Baked hummus recipe from the Leon cookbook

I‘ve made no secret of my disdain for most shop-bought hummus. Compared to even mediocre homemade versions, the supermarket stuff is usually too pasty and thick, and preservatives sometimes contribute sharp, off flavors.

There are exceptions, of course. But for the most part, nothing compares to the hummus you can make so quickly at home, even with canned chickpeas.

Another problem with shop-bought hummus is the temperature: as chef Michael Solomonov writes in his cookbook Zahav, referring to the hummusiyas in Israel, “Great hummus is never refrigerated. The best places make a big batch each morning and close the doors when it runs out, usually by midafternoon.”

Refrigeration mutes the balanced flavors of perfect hummus and, perhaps worse, turns it stiff. But the commercial stuff requires refrigeration (as do leftovers of your homemade version). So the simplest way to improve any cold hummus is by taking the chill off: microwave it and/or whisk in little hot water (or aquafaba if you’ve got it) to loosen it up and return some of that silkiness to its texture.

Even better, you can bake it, as in this recipe from the UK-based Leon chain of fast-food restaurants. As novel as the idea might seem, it’s not new; chef Anna Sortun of Oleana and other restaurants has been serving incredible warm buttered hummus – her take on the traditional Turkish approach – for many years. She serves it with a cured meat called basturma, but this version cooks it under a blanket of harissa-coated cherry tomatoes and whole chickpeas, with pine nuts sprinkled on top for even more texture.

If you’ve never had warm hummus, this is a revelation. The tomatoes burst and add their juices to the mix, while the hummus puffs up and gets a little crispy around the edges. It’s absolutely stellar if you’re using great homemade hummus, and it’s pretty darn good with the store-bought stuff, too. It’s the best recipe I can think of if you’re interested in dip for dinner, and it also makes great leftovers – if you warm them up first.

baked hummus

Active time: 10 minutes | Total time: 35 minutes

Serves: 4 as a main, with pitta or any other flatbread, or 8 as an appetizer dip

This might be a revelation, if you’ve never had warm hummus. The beauty is that it helps elevate even less-than-stellar store-bought hummus, but it is glorious with homemade.

Make ahead: Homemade hummus can be prepared and refrigerated for up to 1 week before you add the other ingredients and bake it.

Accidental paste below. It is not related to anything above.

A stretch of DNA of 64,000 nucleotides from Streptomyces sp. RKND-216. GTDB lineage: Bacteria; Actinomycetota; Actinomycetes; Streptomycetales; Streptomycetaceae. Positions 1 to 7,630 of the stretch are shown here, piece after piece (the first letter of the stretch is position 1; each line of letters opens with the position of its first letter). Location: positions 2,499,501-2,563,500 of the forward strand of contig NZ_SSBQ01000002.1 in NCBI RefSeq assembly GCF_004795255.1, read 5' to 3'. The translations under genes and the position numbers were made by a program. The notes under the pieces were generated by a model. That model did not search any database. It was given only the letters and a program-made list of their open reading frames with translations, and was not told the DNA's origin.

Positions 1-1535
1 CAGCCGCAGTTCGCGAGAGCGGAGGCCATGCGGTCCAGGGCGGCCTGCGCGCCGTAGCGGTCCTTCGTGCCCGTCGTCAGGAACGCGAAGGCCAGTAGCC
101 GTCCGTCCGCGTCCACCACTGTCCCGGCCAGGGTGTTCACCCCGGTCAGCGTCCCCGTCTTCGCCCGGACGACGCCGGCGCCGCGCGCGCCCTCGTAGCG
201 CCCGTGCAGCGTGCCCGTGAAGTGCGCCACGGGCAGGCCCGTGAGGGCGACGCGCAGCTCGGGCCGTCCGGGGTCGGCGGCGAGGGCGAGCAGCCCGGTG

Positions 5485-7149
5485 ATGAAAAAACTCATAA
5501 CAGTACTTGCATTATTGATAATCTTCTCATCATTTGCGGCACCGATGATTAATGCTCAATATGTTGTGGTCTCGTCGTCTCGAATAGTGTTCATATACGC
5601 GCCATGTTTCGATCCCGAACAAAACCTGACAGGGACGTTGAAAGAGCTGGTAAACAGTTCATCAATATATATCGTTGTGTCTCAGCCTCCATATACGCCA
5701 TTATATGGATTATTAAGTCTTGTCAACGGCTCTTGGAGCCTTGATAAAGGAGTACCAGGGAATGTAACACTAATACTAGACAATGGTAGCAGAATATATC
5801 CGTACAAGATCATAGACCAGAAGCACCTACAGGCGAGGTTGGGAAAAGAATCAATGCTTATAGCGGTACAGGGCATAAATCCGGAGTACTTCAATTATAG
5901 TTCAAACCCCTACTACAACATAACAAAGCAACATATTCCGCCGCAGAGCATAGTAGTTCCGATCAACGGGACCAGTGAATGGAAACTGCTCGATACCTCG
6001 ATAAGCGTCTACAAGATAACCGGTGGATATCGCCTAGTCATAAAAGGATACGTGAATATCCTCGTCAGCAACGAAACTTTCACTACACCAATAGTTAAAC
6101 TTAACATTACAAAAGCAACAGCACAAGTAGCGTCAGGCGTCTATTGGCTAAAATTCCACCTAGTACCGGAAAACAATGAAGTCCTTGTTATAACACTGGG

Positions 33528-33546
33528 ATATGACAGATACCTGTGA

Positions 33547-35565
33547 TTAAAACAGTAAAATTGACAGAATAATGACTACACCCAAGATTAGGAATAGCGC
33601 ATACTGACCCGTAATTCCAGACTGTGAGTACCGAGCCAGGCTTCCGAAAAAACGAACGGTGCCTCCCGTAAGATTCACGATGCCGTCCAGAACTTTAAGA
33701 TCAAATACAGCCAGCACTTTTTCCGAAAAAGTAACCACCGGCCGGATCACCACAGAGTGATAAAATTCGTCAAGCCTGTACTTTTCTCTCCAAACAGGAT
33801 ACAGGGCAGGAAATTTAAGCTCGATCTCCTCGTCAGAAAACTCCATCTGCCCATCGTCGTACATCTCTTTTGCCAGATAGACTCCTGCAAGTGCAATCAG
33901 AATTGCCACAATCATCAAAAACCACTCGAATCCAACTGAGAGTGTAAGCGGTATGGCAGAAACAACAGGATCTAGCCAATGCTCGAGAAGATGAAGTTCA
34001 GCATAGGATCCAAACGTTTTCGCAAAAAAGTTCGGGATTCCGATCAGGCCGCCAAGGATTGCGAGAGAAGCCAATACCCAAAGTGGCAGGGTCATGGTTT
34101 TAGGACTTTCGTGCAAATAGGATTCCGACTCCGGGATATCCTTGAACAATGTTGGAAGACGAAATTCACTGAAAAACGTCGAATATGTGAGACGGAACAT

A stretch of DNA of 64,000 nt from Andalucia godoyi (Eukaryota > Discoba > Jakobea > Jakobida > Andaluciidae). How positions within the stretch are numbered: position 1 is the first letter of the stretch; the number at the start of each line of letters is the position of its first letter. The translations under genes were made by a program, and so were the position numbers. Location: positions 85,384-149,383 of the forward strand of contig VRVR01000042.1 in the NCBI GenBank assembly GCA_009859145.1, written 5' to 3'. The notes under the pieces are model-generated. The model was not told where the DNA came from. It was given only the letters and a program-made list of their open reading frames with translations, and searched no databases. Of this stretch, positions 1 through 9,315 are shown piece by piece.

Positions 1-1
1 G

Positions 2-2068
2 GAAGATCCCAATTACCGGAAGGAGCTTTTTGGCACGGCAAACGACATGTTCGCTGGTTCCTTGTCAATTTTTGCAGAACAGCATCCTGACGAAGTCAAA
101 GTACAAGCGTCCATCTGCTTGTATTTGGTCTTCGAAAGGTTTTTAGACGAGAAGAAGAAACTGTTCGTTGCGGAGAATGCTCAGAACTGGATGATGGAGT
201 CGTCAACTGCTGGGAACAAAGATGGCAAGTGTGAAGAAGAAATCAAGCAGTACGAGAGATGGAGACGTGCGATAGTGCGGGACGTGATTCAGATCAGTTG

680g shop-bought or homemade hummus

430g tin no-salt-added chickpeas or 940g cooked chickpeas, drained and rinsed

150g cherry tomatoes

3 tbsp store-bought or homemade harissa

1 tbsp extra-virgin olive oil

½ tsp fine salt

¼ tsp freshly ground black pepper

3 tbsp (30g) pine nuts, toasted (may substitute slivered almonds)

Flatbreads, for serving


Position a rack in the middle of the oven and preheat to 220C.

Spoon the hummus into a 2L baking dish. Mix in half the chickpeas and smooth out the top.

In a bowl, toss the remaining chickpeas with the cherry tomatoes, harissa, oil, salt and pepper until everything is evenly coated. Pour the mixture on top of the hummus.

Bake for 25 to 30 minutes, or until the tomatoes have burst and become soft and slightly burnished on top. Sprinkle over the pine nuts and serve warm with flatbreads.

How to store: Refrigerate for up to 1 week. Rewarm before serving.

Adapted from “Leon Happy One-Pot Vegetarian” by Rebecca Seal and Chantal Symons (Conran, 2022).

Nutrition Information: Per serving (½ cup hummus plus toppings), based on 8: calories: 210; total fat: 12g; saturated fat: 2g; cholesterol: 0mg; sodium: 324mg; carbohydrates: 10g; dietary fiber: 6g; sugar: 4g; protein: 8g.

This analysis is an estimate based on available ingredients and this preparation. It should not substitute for a dietitian’s or nutritionist’s advice.

© Washington Post

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George Holan

George Holan is chief editor at Plainsmen Post and has articles published in many notable publications in the last decade.

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